For instance, in Liberalism, Community and Culture Kymlicka argued that liberals are not against community as such; they simply seek to grant individuals the freedom to “revise their ends” should they so wish. Indeed, for liberals commitment to a community is not authentic if it is coerced or imposed from above, hence why we believe that the state ought to let individuals choose for themselves how they wish to associate. Similarly, Stephen Macedo argued in Liberal Virtues that liberals are not against notions of the common good; they merely have a different conception of what this consists of than conservatives: for liberals the common good amounts to realizing social conditions within which individuals can become autonomous (though not necessarily self-sufficient). And in Liberal Purposes William Galston bravely admitted what too few liberals before him had been willing to: that “liberalism is in fact far from fully neutral with respect to conceptions of the good.” He explained,
Liberalism does not undermine community; it is a form of community. Liberalism does not reject virtue; indeed, it needs a wide range of virtues to maintain itself. Liberalism does not thwart democratic participation; it contends only that democracy must be situated within a broader moral framework that includes both collective purposes and individual rights. Liberalism does not deny equality: it proposes an understanding of moral equality compatible with differences of individual endowment and social outcome.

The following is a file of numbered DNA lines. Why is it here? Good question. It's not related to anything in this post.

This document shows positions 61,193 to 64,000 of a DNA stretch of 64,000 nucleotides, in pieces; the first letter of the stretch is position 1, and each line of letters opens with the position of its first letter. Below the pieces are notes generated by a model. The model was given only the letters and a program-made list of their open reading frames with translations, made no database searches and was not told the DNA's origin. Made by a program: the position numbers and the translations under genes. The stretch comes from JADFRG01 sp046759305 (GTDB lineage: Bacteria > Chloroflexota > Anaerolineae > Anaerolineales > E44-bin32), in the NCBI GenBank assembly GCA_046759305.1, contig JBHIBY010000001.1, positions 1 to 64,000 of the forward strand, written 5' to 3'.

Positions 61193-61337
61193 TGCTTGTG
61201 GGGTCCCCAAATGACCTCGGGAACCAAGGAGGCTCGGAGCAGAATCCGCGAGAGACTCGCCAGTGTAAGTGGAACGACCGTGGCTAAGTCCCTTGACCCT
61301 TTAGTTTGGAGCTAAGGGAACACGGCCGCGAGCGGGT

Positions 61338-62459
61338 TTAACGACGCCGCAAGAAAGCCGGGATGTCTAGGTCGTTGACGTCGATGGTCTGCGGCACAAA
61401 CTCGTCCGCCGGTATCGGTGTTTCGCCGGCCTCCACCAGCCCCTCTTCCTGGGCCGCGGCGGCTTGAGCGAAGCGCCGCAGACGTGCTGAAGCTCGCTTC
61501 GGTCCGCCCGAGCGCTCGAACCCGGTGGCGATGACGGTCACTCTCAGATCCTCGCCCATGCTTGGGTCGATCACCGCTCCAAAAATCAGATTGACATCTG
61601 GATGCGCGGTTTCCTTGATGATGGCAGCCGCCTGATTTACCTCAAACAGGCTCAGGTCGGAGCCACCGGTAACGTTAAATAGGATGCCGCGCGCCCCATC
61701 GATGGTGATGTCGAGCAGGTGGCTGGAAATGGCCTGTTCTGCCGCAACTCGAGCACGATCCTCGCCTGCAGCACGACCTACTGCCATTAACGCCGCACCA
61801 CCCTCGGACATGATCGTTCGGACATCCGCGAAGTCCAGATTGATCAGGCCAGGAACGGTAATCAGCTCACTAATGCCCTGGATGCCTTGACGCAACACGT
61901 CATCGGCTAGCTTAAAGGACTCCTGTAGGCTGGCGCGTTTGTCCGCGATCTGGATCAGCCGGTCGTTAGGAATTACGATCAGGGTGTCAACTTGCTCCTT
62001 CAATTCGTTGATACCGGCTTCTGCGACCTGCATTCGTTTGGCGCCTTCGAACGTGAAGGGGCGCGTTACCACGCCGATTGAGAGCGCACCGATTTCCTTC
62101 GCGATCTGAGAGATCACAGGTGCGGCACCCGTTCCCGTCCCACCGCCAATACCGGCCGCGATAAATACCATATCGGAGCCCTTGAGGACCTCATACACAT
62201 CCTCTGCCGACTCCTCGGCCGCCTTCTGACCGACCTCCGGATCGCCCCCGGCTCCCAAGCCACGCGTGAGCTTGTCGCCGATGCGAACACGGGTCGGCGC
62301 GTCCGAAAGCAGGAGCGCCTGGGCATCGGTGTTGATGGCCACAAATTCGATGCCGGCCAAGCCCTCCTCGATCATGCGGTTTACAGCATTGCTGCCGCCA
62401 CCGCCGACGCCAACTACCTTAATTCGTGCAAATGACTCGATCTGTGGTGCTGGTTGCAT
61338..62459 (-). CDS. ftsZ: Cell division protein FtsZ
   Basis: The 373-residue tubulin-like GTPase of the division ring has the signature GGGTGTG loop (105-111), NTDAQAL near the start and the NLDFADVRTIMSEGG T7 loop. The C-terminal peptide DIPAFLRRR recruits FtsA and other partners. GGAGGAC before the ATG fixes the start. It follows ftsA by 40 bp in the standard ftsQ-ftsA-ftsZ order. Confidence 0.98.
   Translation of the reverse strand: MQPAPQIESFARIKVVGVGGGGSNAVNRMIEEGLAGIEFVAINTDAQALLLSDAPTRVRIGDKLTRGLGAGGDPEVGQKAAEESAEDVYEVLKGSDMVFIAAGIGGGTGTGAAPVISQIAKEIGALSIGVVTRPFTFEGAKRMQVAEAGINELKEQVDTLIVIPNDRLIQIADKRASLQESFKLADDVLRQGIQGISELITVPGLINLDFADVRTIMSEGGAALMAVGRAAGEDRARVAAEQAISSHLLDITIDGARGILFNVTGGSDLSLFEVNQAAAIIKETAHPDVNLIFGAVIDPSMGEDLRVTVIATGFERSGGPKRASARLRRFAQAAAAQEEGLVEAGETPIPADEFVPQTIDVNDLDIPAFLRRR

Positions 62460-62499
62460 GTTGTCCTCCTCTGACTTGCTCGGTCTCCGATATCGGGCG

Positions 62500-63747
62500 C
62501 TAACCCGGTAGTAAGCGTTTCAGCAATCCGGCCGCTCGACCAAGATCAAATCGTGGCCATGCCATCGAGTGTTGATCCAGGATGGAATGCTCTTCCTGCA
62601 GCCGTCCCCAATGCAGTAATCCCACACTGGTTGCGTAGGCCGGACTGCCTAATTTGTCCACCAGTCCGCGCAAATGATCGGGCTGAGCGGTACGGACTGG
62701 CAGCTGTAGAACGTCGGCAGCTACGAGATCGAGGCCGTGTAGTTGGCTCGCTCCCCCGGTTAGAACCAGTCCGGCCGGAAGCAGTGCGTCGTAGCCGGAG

The insight which pervades these three liberal theorists’ accounts is that we must distinguish between the liberal subject as classically described in liberal theory (atomistic, self-sufficient, and traditionless), and liberal subjects as we exist in social reality (social, interdependent, and constituted by a distinctly liberal tradition). The subject in traditional liberal theory comes into the world fully formed and atomistic, with desires and interests that have not been shaped by society or culture. But, as these liberal theorists correctly point out, no actual person is like this. We do not exist atomistically, but are instead the byproduct of particular communities (whether we realize it or not); that is, our values have been significantly shaped by the institutions we belong to and partake in, and for this reason we rely on them in both social and existential ways.
What we learn from these thinkers is that liberal theory may invoke a problematic sociology, but living breathing liberals don’t need to view ourselves in this way. And the fact is, many don’t. There are loads of us who, while committed to individual autonomy and self-expression, recognize that our ‘true self’ has been shaped significantly by the (liberal) communities we belong to. Our existence makes evident that communitarians and conservatives are just wrong to say liberalism necessarily precludes community of any kind, since we liberals are staunchly committed to the liberal communities to which we belong. Ultimately, all that liberalism precludes are closed and chauvinistic communities at odds with a pluralistic society — a fact too often overlooked by conservative critiques of liberal modernity.